Thursday, March 5, 2015

Grant Hudson

         My experience of this universe is one of frustrating contradiction between order and chaos. My small old house house stands as a modest triumph of the application of geometric laws humans developed to establish order in the chaotic search for sanctuary. This house seems still and stable, warm, and its angles appear to cooperate in harmony to produce a structure that fosters some peace in my mind.

And yet a passing glance reveals crookedness. Rot.
Puzzling diversity of color on a monochrome wall. Holes.

         And, in the middle of the night, when I am sleeping soundly next to my wife as only one who feels truly protected from chaos could, cold water pours down on my wife's face through a tiny hole in the ceiling, and she cries out in horror for a moment, as our illusion of protection is shattered.

         I recognize that I stand on the shoulders of generations of my ancestors who worked tirelessly, suffered great hardship, and pondered endlessly all the ways they could shield me, their precious, frail descendant, from any pain, from any insecurity. And they fail. Again and again, their work proves itself to be incomplete, their ingenuity rife with ignorance everlasting. And in the face of that failure, I must ponder my role in this long struggle that spans generations. I must decide if I will put faith in the seeming illusion that is order, and attempt to protect my descendants from pain.

         In my confusion I turn to the rest of nature, attempt to step out of the daydream of human control, and hope to find in it an order that is perhaps more divine, perhaps something that has, over the eons, reached a tight balance that has squeezed out pain and uncertainty. I feel that I glimpse balance, feel that I see a harmony between the leaf, the dew drop, and the caterpillar. But I step back, I see a half-dead baby bird struggling to grasp a life it can no longer hold, could never hold. I see a tree limb shredded by a cruel wind. I see the puzzling diversity of the dirt, full of wretched rot.
         From the material God has given me to build a reality in this moment, my mind has chosen this insecurity. My mind has fabricated a sense of hopeless vulnerability, eschewing my gifts: freedom from disease, freedom from hunger, freedom from dehydration. Freedom from loneliness.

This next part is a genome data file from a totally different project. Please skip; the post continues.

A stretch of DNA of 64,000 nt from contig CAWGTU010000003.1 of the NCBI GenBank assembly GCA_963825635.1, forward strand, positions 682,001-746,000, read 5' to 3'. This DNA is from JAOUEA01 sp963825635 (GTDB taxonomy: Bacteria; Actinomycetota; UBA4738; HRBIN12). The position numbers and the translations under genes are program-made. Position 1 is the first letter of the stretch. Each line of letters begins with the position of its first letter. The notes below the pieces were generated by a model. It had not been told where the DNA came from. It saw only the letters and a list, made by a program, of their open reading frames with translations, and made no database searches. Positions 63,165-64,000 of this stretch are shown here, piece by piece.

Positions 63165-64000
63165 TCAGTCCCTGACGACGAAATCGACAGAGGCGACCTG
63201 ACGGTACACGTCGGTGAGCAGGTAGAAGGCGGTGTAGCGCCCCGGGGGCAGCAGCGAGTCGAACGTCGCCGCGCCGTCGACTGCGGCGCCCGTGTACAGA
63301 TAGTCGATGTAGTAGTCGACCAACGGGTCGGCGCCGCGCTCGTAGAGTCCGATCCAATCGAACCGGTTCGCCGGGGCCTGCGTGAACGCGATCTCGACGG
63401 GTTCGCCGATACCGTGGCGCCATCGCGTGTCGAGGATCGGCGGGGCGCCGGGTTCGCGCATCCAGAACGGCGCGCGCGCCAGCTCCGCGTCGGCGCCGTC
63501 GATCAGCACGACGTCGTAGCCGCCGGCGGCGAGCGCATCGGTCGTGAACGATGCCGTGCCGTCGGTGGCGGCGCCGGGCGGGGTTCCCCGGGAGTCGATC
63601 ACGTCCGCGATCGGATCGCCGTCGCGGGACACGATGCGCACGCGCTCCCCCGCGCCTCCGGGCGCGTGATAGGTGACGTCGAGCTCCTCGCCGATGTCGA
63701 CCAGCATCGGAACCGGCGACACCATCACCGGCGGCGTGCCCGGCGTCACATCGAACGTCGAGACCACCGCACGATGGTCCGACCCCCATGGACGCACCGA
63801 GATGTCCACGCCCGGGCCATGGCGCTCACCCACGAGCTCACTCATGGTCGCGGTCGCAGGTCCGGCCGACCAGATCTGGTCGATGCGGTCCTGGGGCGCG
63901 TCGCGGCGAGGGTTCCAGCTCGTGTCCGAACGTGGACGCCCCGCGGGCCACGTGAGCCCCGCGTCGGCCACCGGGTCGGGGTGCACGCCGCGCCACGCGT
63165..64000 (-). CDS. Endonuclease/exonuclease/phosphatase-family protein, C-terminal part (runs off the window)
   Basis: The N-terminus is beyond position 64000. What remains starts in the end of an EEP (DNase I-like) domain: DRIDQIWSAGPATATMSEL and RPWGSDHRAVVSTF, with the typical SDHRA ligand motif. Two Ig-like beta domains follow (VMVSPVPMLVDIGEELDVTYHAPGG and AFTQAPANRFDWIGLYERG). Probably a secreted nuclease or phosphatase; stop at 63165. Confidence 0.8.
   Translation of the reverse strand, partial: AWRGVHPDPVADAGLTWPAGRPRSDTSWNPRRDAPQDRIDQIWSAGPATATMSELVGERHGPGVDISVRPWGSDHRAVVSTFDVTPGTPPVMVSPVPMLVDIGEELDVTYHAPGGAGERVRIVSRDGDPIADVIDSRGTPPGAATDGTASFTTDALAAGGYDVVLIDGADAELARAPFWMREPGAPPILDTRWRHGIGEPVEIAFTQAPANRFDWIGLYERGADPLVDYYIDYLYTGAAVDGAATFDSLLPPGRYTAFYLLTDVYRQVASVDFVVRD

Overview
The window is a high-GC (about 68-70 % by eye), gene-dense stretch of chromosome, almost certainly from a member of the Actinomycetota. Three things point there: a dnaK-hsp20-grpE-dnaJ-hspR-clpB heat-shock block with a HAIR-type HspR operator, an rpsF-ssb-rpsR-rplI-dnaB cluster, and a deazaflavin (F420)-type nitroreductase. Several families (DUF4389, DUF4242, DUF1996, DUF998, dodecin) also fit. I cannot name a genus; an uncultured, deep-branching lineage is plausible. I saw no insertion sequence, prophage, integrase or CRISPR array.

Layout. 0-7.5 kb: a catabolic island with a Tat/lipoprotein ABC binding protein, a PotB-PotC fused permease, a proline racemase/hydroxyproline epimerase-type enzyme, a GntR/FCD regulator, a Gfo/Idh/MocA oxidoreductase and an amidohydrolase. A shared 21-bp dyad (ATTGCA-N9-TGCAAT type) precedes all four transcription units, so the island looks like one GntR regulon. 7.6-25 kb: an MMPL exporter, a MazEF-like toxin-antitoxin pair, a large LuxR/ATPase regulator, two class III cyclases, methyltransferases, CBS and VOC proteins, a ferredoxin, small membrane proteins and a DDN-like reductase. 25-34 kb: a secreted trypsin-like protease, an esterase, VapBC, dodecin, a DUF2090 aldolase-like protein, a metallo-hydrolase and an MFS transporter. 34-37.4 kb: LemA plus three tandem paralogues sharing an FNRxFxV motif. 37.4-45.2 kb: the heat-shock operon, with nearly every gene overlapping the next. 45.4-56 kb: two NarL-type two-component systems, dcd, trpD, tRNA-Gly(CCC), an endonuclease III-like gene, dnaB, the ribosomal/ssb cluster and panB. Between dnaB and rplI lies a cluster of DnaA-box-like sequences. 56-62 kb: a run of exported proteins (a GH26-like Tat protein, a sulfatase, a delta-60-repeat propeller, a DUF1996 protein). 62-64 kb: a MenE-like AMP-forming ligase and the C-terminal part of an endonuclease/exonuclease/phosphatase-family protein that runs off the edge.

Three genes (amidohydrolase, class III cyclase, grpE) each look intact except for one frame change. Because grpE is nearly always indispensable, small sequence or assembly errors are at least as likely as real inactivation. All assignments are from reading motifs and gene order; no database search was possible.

And I have the audacity to ask God for peace.

         My father-in-law once said that evil is the bi-product of freedom of choice at the sub-atomic level.

         I once said that that even God does not understand evil, and worries about it just as much as we, trying to perceive its purpose.

         But I find now in my dark reality creation that evil is not real. Demons mean well. The rot of my roof is pushing towards cleansing change, salvific evolution. The hideous biome that is my flesh is cycling towards fluid beauty.

         God is perfectly caught in divine confusion, the space where disparate ideas seem to be dancing wildly with no regard for one another. The moment before the end of infinity, where all order is illusory, and cacophony is peaceful. God is the baby bird, drawing its last breath over the whole span of time.

         And when I crawl out of this dark reality creation, I will perceive persecution. I will perceive that my movement towards good is obstructed.

It is.

         My good will never be all good. The rigid house of cards I build from my ideas will always lead towards death.

         In the middle of the cruel wind, where disparate shreds of organic material dance wildly with no regard for one another, God sings.

Hear it, embrace death, and you will know everlasting life.

When you let that cruel wind blow down the house of cards that is your life, what do you see?


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